It took about 1050 days to go from the start to finish for the Narcissu 2 project. But just what were those days used for? I’m sure that many people out there are curious.
In my day job, I work with numbers, listen to the stories they tell, then spread their stories to other people. Data plots are my life. Applied to this project’s records, here’s the end result:
They plot lines added, usually means first translated, and some kinds of editing, and lines edited/changed. Data points were aggregated over 7-day periods. The dates on the chart mark the start of the week the data point represents.
The colored bands represent major points in the translation and each holds its own set of notes.
First this whole article wouldn’t even have been possible if a few things hadn’t been in place.
- Haeleth and I used version control from Day 1. Subversion in this case.
- I personally made a point to make a commit every night when it was physically possible. Making commits every few weeks in chunks isn’t as useful for this sort of analysis.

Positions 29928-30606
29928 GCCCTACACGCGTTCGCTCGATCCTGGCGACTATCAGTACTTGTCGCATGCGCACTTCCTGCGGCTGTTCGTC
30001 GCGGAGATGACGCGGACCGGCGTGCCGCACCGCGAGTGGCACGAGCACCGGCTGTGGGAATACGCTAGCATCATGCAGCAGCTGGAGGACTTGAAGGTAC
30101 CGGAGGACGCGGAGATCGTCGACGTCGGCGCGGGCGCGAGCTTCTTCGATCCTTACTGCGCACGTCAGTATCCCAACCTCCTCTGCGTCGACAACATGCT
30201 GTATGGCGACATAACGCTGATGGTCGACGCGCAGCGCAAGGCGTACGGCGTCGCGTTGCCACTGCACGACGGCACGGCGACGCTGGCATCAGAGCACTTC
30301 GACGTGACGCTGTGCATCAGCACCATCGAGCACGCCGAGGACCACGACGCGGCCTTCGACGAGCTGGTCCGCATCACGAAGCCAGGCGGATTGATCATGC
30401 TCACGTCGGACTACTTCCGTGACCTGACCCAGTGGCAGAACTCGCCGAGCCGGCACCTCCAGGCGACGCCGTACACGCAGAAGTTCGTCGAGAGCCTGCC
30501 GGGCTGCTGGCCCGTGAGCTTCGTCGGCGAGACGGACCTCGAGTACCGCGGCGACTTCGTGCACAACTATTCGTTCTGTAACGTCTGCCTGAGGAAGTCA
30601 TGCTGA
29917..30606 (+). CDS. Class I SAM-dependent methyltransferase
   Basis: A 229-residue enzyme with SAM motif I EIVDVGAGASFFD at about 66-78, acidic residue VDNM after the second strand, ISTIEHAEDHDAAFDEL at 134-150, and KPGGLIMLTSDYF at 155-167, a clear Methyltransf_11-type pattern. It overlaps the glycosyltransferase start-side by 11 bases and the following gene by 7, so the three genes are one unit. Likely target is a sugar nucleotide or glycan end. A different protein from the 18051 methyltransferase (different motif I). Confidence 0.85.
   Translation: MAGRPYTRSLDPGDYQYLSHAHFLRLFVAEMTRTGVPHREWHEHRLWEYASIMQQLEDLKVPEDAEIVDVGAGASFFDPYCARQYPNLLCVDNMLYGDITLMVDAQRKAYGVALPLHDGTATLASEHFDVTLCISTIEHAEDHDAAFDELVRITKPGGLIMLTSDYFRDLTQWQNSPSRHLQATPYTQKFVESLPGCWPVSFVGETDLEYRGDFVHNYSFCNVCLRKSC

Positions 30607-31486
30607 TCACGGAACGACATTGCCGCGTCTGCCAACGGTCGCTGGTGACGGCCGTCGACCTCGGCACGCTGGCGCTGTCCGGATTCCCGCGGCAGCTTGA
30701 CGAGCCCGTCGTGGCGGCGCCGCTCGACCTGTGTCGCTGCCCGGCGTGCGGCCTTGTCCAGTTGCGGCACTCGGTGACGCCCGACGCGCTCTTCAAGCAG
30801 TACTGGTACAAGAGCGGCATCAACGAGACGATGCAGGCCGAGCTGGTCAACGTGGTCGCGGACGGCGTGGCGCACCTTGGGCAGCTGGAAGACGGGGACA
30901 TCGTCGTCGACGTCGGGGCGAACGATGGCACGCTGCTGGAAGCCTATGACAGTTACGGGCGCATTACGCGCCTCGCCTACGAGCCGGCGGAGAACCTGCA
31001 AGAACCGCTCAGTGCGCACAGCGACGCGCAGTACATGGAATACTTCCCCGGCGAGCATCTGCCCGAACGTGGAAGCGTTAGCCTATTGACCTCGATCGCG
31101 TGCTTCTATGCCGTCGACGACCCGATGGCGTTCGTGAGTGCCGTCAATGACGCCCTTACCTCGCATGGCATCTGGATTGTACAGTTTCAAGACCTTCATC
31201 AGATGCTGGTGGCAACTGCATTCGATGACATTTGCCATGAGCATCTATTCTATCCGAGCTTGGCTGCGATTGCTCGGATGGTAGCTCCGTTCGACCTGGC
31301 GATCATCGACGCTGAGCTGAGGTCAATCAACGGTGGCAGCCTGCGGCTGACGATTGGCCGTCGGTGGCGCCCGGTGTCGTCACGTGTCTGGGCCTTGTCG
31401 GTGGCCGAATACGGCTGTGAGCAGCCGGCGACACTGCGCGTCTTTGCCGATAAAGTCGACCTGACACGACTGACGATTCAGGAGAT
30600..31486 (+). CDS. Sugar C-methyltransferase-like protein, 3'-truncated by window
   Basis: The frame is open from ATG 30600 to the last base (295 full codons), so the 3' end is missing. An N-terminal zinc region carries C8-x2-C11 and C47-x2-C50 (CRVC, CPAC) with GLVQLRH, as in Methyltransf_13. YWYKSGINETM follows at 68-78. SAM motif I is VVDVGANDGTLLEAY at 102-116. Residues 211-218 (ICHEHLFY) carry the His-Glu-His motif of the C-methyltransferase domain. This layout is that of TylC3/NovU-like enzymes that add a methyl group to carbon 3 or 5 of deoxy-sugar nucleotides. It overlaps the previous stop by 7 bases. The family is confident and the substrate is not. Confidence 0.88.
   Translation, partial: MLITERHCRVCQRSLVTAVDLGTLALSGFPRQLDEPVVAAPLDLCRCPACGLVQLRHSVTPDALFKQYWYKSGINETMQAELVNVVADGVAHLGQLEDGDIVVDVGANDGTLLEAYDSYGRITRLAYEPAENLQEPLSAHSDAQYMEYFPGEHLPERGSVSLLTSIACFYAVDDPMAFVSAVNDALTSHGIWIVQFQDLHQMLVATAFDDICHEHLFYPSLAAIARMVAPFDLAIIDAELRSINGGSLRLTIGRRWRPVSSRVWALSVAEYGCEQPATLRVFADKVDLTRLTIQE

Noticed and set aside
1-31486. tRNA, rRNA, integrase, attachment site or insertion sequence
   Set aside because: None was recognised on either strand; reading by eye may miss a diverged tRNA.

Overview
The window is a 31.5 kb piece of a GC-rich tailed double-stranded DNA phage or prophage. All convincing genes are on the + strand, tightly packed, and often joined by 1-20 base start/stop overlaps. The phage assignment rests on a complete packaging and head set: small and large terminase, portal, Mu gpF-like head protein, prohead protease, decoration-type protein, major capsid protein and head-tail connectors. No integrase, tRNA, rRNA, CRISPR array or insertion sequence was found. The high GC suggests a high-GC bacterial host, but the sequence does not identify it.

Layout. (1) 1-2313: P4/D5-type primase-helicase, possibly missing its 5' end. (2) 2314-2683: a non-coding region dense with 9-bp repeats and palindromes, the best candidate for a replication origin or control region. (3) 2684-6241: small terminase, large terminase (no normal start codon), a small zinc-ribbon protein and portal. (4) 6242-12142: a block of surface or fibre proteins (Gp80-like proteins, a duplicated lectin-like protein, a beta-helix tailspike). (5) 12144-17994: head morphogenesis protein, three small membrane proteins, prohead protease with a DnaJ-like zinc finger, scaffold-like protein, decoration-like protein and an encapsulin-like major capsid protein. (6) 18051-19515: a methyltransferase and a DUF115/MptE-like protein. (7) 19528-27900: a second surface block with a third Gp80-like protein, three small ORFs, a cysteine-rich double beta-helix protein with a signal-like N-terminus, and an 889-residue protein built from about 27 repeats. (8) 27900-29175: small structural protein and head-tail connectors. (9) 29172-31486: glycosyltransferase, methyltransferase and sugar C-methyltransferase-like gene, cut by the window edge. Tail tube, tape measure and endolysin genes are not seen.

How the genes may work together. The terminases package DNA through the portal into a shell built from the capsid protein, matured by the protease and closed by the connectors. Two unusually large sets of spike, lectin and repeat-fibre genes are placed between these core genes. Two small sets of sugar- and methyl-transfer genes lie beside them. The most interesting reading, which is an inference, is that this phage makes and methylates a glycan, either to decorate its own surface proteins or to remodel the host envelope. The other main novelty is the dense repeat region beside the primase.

- It helped that we had put put small diary-like entries and conversation into the commit comments, made for a very good reminder of what was going on at the time.
For anyone looking to work on their own translation project, I highly recommend some kind of version control system. It just makes life so much easier, and lets you look back when it’s all done.
The first drafts
One thing that everyone will probably notice was that by early September 2007, both Narci 1 and 2 scripts have been “translated” in some sense of the word. It happened to be summer and I was in grad school, so I had plenty of time to devote to the project. Narci1 also took less than a month to fly through, generating that huge red spike.
“Translated” in my case isn’t really accurate in my case. At the least, it’s more like laying the base sketch, the pencil lines where I’ll be layering ink and paints. That’s why revision #1 comes soon after, chopping away the errors from fatigue and smoothing over rough patches before letting Haeleth even look at them.